Dr. Alok Trivedi: I totally agree with that. And then it’s interesting. I kind of say it a little differently, but I think we’re saying the same thing here. I like to say that you can, you know, people say that business only takes logic, right? And there’s no emotion in business, right? It’s all logic, all logical. That’s not true because you need emotion to engage your team. You need emotion to get people to grow and get further in their life, but logic is needed to make decisions making. But emotion is needed for motivation and inspiration leading. And I think you’re right. I think it’s, both of them are needed.

Gene Hammett: You’ve mentioned a few of the, emotions and you’ve given some examples when you haven’t is infatuation and, you know, ’cause it’s a great word and it’s got a powerful kind of, I think, meaning from a lot of us, what impact does that have inside of leadership?

Dr. Alok Trivedi: So it’s such a great question thank you for asking this you know, infatuation, when we look up to a leader that they’re better than us, we now subordinate ourselves inside. We’d look up to them thinking that they’re fantastic. They’re amazing. They’re so good leaders. They probably are, but we don’t see ourselves our own potential [00:12:00] inside that we think we’re not good enough. The by-product of that is own into our own internal shame, our own internal guilt. And we hide that though. Here’s what we do as leaders. We hide that in pride. So infatuation I’ll use, a leader that everybody knows, right? Like someone like Aaliyah, right. Someone, everyone knows that name in leadership. Great leader did something unique, very different.

Great, fantastic. Well, we look to them and say what they did is something I, you know, it’s just different. It’s not something I would do. Not some I could think of, but as soon as we do that, we take away the human factor that we’re all human, and we all have the ability to express and do things differently. And we’re doing the same thing just in our unique way. And when we realize that we’re doing the same things in our unique way, we don’t hold on to this infatuation to somebody else, therefore not putting ourselves in shame and we can actually be real with an individual.

Gene Hammett: Dr. T I know your company is one of the fast-growth companies. You’ve got a group of 22 people, as you told me earlier, how are you using this stuff to really develop the people inside your own organization?

Dr. Alok Trivedi: So I’ll tell you, we do a lot of unique things that most people come to my company, like what we’ve talked about, the first thing we do is anytime someone comes into our world, they get trained on the mission of the [00:13:00] company. It is so important. We spent a day just reeling down the mission and how the job roles and titles of every person. Are linked in their brains to their mission, to that mission. So we have a company alignment that comes together when they work with teams. This is kind of what we do is that we create this alignment inside of, so if there’s a conflict, if there’s a resolute, if there’s any challenges that go on the people know, and we’ve neurologically rewired them to let them see what they get by working in this company.

Because no person I’ve said this for many years is that no person ever worked for a company. They work for themselves. The company is the vehicle that helps them get more of what they want a lot. So we just help people get more, what they want a lot being our company and our company helps them do that. So we linked their actual values to that. And that’s a whole process that I do with myself, my teams. And then the other thing we have, I have a tool that I created using these neurologic processes of 92 different ways to rewire the brain. And we do a conflict resolution tool. So we like everybody else. has have our challenges with people instead of trying to put them to try and apologize and feel better.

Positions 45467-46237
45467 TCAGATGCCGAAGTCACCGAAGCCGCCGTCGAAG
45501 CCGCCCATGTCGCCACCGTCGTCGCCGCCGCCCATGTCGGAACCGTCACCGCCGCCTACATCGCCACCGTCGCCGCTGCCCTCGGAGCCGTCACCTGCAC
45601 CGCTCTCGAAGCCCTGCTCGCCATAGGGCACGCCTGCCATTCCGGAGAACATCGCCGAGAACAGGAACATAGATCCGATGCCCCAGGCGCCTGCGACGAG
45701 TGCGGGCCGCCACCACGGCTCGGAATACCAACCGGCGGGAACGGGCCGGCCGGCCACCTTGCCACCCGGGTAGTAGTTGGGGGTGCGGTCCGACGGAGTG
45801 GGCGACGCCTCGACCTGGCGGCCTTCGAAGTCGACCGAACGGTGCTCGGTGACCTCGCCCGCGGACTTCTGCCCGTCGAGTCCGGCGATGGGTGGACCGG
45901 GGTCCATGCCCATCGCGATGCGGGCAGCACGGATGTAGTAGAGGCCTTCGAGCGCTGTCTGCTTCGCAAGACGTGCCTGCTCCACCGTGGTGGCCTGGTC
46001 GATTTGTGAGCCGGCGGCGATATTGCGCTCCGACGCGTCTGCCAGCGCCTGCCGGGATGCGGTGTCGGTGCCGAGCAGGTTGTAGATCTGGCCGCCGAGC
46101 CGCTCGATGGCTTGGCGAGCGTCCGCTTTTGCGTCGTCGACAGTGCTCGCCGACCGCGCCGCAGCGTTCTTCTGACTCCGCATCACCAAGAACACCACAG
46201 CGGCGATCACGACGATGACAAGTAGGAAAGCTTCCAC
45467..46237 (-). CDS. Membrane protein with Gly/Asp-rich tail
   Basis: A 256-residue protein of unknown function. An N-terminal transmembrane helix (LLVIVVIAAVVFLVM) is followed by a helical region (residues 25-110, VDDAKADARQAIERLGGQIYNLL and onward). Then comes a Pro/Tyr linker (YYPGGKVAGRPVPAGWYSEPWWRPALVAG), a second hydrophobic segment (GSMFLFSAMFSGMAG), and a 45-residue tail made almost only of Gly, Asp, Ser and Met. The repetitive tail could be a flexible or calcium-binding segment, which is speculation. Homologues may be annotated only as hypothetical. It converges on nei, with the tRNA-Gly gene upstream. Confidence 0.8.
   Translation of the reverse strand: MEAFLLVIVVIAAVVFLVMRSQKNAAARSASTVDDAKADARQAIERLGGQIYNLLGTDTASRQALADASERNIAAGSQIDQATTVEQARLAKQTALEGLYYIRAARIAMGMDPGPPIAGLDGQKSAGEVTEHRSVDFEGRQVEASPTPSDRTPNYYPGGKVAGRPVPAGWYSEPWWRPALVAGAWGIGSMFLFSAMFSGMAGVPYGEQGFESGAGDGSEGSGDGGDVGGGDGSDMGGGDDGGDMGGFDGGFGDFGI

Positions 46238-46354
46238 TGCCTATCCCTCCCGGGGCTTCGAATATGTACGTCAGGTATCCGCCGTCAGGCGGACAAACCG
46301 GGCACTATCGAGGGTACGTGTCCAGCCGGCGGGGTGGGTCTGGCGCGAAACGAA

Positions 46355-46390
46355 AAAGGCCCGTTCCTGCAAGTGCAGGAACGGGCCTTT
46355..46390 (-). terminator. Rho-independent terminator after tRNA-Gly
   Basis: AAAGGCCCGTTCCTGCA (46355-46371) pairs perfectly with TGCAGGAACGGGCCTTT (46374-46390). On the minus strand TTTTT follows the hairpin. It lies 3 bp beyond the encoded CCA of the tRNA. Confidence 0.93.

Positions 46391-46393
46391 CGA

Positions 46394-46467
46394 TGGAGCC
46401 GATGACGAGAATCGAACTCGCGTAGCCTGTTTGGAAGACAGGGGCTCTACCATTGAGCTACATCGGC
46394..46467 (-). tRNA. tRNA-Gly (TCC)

We say, you know what, let’s go actually use the tools, use the methodology in the work to be able to rewire ourselves so that we can see how everything that’s happening to us on the [00:14:00] way, not in the way. So we don’t have to hold onto these emotions of guilt and shame and sorrow and pride rather. Let’s just see how it helps us get what we want by integrating it in our nervous system. When we do that, the conflict goes away and energy.

Gene Hammett: Now, we both work on the edge of different aspects of leadership. A lot of people think leadership is just, okay, let’s get the work done. Let’s get it done. Right. Let’s get it done on time. Let’s make money for the company. Let’s continue to move forward, but you’re working on the inside out fair to say, right?

Dr. Alok Trivedi: A hundred percent

Gene Hammett: when you are doing this in someone. Meeting with a little bit of resistance right there. Pride is getting in the way of their ego is getting in the way. How do you address that to get them, to see how powerful from the inside out actually is?

Dr. Alok Trivedi: Well, if I can be so bold enough to say on your podcast, I call them on their BS because the only reason we hold on to that pride is to protect ourselves. And I’ve been doing this work with over 400,000 people, as I’ve said, and I’ve seen everything under the sun and I’ve seen the grown man. I have stories that people wouldn’t believe I’ve, you know, crazy things as children and left forced parents, all this stuff. This is all part of who we are and part of who we employ.[00:15:00] And if we discount that we’re making a huge mistake. If we don’t take that into account, these are the people we’re leading. We’re taking them to a massive mistake in our leadership and the growth of our individuals. And I think a company is a growth factor. And I always said that a business is the expression of the soul and work is the expression of the soul.